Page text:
As a pilot, you have a story to tell. Share it with Air Facts readers.
Air Facts is an online collection of funny, instructive, sentimental, educational, reflective (and about-25-other-descriptors) stories written by pilots for pilots. Our writers are experts – whether the writer is a student pilot with 30 hours or a retired airline pilot with 30,000 hours. You’re an expert, too, and that’s why we want you to write a story for Air Facts.
The real-life experiences of our readers entertain and inform us – every year, dozens of everyday pilots, just like you, write an article for Air Facts. We need your story to continue to provide our online pilot community with stories that make them better pilots, entertain them, and, yes, sometimes even nourish their souls. We wouldn’t and couldn’t exist without that volunteer effort, and we are grateful for it.
The list of what we don’t want is short. We don’t want poetry, fiction, book reviews, thinly-disguised advertising, multi-part stories, or preachy/teachy sermons. Remember that you are writing peer to peer – one pilot sharing a story with another. Our style is conversational and casual, and that’s why academic papers and multi-part stories don’t work well for Air Facts either.
Here are some general story categories that you may consider. The beauty of an online publication is that we don’t have to worry about a restricted number of pages or the price of paper so we’re able to publish what we call the “small story” – taking your mother for her first airplane ride, for example. We love the small stories because you don’t typically get to read them in the print magazines. It’s another thing that makes Air Facts unique.
I Can’t Believe I Did That: This is a story about a flight where a lesson – big or small – was learned. It could be a life-threatening error or just a dumb mistake that caused a problem. What you learned from it is what we want to hear.
Air Facts Travelogue: This is a story about a cross-country trip you took, the airports you stopped at, the weather you encountered, and a description of each leg of the flight. We also want to hear about the haunted hotel you stayed at or the world’s best burger you ate, but a rule of thumb is to have your story 75% about flying and 25% about sightseeing. Photos are a huge plus here.
International Stories: These can fit any category, but we absolutely want stories from non-U.S. based pilots. We want to know about navigation, air traffic control, weather, sights, the local pilot community and more. Most of us will never have the opportunity to fly in South Africa or Cyprus or Ireland so we want to fly vicariously with our international brother and sister pilots.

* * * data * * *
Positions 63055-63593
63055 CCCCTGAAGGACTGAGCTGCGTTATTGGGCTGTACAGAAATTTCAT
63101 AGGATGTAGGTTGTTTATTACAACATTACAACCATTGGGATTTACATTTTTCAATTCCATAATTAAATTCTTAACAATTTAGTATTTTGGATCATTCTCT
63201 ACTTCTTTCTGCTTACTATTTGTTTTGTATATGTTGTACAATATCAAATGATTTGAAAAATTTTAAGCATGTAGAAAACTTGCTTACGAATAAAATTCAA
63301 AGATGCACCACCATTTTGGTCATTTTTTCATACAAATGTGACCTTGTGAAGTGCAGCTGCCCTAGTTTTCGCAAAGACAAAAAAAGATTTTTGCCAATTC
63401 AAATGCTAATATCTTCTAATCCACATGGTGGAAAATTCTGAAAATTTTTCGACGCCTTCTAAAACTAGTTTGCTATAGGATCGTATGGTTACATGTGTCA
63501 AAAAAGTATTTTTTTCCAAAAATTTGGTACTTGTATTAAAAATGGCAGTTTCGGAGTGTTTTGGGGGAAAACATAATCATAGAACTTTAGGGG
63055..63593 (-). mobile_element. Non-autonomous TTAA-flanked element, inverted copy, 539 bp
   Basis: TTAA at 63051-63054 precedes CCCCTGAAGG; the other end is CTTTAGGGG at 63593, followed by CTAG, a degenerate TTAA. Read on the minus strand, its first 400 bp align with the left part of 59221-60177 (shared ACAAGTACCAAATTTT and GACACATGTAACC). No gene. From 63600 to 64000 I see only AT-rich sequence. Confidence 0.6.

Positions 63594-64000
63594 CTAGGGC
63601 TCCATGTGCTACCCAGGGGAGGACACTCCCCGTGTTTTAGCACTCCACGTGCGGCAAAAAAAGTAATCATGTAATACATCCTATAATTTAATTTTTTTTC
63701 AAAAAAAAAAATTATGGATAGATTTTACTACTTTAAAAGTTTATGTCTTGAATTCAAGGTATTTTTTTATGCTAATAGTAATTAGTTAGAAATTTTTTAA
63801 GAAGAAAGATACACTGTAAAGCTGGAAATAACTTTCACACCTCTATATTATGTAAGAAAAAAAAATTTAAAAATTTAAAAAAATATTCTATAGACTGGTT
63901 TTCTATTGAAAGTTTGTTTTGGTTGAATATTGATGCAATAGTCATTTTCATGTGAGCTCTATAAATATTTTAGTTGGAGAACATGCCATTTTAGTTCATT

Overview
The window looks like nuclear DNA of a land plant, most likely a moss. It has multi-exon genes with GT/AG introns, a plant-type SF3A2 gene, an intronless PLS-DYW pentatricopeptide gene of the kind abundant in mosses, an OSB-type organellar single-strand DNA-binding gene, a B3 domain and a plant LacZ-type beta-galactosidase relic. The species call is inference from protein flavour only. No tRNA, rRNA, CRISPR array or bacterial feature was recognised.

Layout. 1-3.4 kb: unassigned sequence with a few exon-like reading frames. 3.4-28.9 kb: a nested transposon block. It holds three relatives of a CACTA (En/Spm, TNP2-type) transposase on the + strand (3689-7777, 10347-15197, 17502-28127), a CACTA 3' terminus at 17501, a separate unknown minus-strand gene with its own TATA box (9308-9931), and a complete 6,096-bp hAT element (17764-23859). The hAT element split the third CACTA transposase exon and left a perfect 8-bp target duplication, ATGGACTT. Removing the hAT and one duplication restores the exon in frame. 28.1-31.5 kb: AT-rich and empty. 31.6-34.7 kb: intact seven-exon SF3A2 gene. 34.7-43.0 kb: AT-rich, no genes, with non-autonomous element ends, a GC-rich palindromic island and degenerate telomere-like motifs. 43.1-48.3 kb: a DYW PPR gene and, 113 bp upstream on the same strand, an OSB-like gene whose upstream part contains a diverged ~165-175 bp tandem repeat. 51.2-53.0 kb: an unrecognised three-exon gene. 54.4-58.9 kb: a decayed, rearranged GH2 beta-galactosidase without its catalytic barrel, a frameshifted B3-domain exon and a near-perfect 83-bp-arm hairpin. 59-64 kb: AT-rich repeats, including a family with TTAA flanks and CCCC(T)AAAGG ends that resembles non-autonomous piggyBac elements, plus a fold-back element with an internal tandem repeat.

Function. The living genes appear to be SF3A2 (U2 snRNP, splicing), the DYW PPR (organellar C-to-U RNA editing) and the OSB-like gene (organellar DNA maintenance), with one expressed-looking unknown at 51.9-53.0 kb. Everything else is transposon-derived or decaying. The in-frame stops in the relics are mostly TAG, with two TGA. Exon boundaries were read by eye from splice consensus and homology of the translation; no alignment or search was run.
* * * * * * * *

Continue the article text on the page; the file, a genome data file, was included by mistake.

Christmas/Holiday/New Year’s Stories: It had been an Air Facts tradition to publish one Christmas-type story each year. As the holidays approached last year, we had no story and sent out a call to our wonderful community of authors and we received a half dozen stories, all of which ran. We respect all faiths and traditions but the winter holidays are ripe with great flying stories. If you have a story involving flying and Christmas, please share it with us. And don’t wait until December to send your story – send it now and we’ll hold it until then.
Young Pilots: If you’re a pilot who is 23 years of age or younger, we want you to write for Air Facts. Here are some ideas to get you started: the thrill of your first solo; your first cross-country and how you did; any interesting flight, especially one where you finally mastered a flying skill; taking a passenger flying for the first time; or words you’ll always remember from your flight instructor. These are simply suggestions — tell us your young pilot story.
I Was There: This is a catchall story for any first-person account of a flight that doesn’t fit any one category. This is the category where we no doubt swerve the most from our general aviation roots. We are willing to publish airline flying or military flying stories, but only if the story is truly about actual flying.
In brief: We like stories that entertain and inform without sounding preachy. We like stories that reflect the real world pilots face.
So what’s a typical story?
The typical length of a story is 1000 to 1500 words, but we are willing to go a bit shorter or longer. Author-supplied photos are a huge plus, but not a necessity. We are willing to post a story that’s already been published elsewhere if you can prove you own the rights to the story. Your story must be submitted as aWord document and sent to email@example.com.
How will I know you like (or don’t like) my story?
Once you submit your story, it is reviewed by the Air Facts team and you will be notified within one week if your story has been accepted. If it has, we will request a 100-word bio and aviation-themed photo of yourself to include with the story and for our Meet the Authors section. Next, your story is placed on our schedule and you can start bragging to all your pilot friends.
Here are some further guidelines for submitting a story:
- Your story must be in a Word document. Do not send a link to a blog or a PDF file. Word documents, only.
- Make sure your story has a title and you include your full name.
- Your submitted story should be the final version of your story. Don’t leave blanks for the name of that FBO or the airport designator. It’s helpful to have a friend or colleague look over your story for accuracy prior to sending it to us.
- If you have photographs, either tell us about them or send them along with your story. Often photographs are the deciding factor as to whether we publish a story.
If you can sit outside a hangar swapping stories with your buddies, you have the talent to write that story down. We believe in you and want to hear your own unique story. Just think: at your next party, you can say you’re a pilot and an author!